From left, Democratic presidential candidates, Sen. Bernie Sanders, I-Vt., former Vice President Joe Biden, talks before a Democratic presidential primary debate, Tuesday, Feb. 25, 2020, in Charleston, S.C. (AP Photo/Matt Rourke)
He doesn’t know where he is half the time, but former VP Joe Biden was probably always going to win the race, even as we watched him sink lower and lower in the polls until he was finally overtaken by Vermont’s “Democratic Socialist” Senator, Bernie Sanders.
Sanders had momentum thanks mostly to the fact that he swindled much of America’s youth into believing that socialism is a great tool to run a country with. No matter your age, paying attention to history or economics in any way is one solid way of dispelling the notion that socialism is a system that actually works. Having a job and paying taxes is enough to cure one of a desire for socialism in the absence of the first two.
But America’s youth is drowning in student debt as they work a job at McDonald’s, waiting for the opportunity for a job to open up that 40 to 50 of their peers are also competing for. As their master’s degree gathers dust in the corner, they wonder why they participated in this system in the first place and wish there was a way to absolve themselves of their mistake. Some old guy promises a dynamic change toward a system of “fairness” and out pops your socialist.
Biden has once again taken the lead, having won Super Tuesday, but you can see the divide in the age of voters when it comes to their support of Sanders.
CNN poll: Biden 52%, Sanders 36%
This nugget tells it all:
<45 👉 Sanders 57%, Biden 31%
45+ 👉 Biden 72%, Sanders 17%
Sanders is losing every available demographic except younger voters, independents and liberals. pic.twitter.com/XqDZGnhCVD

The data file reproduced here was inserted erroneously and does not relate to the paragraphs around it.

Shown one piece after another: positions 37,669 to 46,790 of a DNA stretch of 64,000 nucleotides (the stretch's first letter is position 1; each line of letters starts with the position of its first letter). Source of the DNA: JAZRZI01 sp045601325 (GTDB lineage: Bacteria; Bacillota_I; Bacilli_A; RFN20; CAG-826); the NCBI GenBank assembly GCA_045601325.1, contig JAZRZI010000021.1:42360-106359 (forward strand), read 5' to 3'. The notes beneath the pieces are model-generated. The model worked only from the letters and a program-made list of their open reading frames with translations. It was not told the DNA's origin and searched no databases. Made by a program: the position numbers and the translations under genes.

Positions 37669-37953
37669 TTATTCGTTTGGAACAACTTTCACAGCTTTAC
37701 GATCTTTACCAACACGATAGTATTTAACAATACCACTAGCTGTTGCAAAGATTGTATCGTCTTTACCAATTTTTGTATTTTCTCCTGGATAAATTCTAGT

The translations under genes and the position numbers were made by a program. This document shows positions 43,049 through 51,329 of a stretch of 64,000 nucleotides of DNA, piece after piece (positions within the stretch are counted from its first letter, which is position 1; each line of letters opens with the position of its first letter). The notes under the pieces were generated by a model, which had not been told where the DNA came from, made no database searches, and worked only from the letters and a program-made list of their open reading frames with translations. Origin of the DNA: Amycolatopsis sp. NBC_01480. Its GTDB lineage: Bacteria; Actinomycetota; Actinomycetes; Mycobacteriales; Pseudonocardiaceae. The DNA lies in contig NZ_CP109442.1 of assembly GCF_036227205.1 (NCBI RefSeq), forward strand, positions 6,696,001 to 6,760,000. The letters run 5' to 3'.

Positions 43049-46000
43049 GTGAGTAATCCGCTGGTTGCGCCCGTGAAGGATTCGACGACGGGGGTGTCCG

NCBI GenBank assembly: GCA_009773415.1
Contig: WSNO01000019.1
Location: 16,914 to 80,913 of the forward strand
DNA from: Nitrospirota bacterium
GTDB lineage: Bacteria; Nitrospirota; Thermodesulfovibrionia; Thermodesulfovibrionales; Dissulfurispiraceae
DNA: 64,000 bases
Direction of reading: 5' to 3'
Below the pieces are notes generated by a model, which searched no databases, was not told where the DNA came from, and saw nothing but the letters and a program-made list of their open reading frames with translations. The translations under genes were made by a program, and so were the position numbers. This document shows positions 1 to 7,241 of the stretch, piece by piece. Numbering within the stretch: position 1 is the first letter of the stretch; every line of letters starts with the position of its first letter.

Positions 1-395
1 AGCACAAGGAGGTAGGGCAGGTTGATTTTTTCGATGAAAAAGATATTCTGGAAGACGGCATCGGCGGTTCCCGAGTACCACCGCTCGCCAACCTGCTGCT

— Sahil Kapur (@sahilkapur) March 9, 2020
The youth vote is a coveted prize for any political party. It’s an energizing force that makes their campaign look attractive and forward-looking. In truth, it’s a demographic that amounts to a lot of fashion and not a whole lot of function. The younger the voter, the less likely they are to turn out to vote. While, on paper, the Sanders youth boom looks impressive, in reality, judging by previous elections, when it comes time to put their money where their mouth is, many voters stay home for various reasons.
Biden’s makeup of those in their more senior years may seem less dynamic but at least it can be relied on to get to the polls when it counts.
While I’m not going to say that trying to win the youth is a useless venture, I will say that it’s not a winning strategy. Sanders spent an inordinate amount of time trying to woo college-aged voters with promises of debt forgiveness and concerts featuring The Strokes, but at what point did he really ever give the regular American voter a reason to vote for him? As far as he told them, he was going to tax them into oblivion in order to afford the costs of all the free stuff he was going to hand out which, by the way, he didn’t have a price tag for.
So Biden’s won. He can go off and face Trump in a 1 v 1 matchup with the Democrats behind him.
Yes and no.
As I covered in a video on the DNC’s treatment of Bernie Sanders, things might get a little dicey with Sanders’ inevitable loss.
To re-up what I mentioned in the video, once the Sanders loss in 2016 was official, many of his voters didn’t just up and glue themselves to then-candidate Hillary Clinton. One in ten actually went to Trump, with others scattering themselves to the winds, winding up in places like the Green or Libertarian parties.
I don’t expect many Sanders voters to take yet another loss well. When Sanders inevitably loses again, I imagine another rift will form filled with Sanders voters who feel they and their candidate were cheated once again. While there is no definitive proof that the DNC actively worked against the Sanders campaign to help Biden, I doubt that will convince Sanders voters from not having 2016 flashbacks. The salt will flow.
No matter how you slice it, Biden may have won thanks to a voting base that is far more reliable than Sanders’, but the Democrat party is going to have a massive tear in it once Sanders departs. It’ll be the DNC’s sprained ankle in the general race, but perhaps it was already running on a broken leg anyway thanks to Trump’s success during his time in office.